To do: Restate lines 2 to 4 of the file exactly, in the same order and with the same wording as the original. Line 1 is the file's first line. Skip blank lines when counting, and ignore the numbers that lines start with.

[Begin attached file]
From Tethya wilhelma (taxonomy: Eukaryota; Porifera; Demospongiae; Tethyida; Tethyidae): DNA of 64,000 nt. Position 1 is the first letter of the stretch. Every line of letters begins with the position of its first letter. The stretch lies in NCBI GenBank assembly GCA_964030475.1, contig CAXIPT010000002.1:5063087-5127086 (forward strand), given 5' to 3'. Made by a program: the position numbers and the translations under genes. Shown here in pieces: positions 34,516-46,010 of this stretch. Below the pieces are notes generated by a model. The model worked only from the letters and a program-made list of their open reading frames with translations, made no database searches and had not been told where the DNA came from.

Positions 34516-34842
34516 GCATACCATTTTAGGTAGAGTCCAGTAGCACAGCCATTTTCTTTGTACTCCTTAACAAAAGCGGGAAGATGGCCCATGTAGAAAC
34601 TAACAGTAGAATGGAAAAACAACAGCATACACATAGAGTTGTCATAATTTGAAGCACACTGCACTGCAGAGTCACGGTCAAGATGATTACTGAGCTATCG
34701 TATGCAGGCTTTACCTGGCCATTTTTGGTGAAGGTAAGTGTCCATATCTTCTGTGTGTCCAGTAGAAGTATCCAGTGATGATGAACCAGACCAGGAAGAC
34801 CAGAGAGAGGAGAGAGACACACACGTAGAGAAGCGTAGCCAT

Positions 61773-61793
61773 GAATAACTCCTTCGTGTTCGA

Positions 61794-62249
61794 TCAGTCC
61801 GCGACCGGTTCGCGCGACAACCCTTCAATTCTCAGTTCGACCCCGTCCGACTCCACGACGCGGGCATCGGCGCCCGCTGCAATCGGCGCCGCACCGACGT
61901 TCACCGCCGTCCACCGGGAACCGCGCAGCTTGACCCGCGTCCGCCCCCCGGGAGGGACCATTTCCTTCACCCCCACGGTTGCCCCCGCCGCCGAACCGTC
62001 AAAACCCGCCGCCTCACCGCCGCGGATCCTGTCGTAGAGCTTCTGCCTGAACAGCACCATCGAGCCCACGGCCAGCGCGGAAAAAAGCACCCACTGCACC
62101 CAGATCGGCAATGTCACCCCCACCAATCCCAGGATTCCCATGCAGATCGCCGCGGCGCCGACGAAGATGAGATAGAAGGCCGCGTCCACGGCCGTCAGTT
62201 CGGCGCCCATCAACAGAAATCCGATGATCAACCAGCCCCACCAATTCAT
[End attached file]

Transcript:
Positions 34516-34842
34516 GCATACCATTTTAGGTAGAGTCCAGTAGCACAGCCATTTTCTTTGTACTCCTTAACAAAAGCGGGAAGATGGCCCATGTAGAAAC
34601 TAACAGTAGAATGGAAAAACAACAGCATACACATAGAGTTGTCATAATTTGAAGCACACTGCACTGCAGAGTCACGGTCAAGATGATTACTGAGCTATCG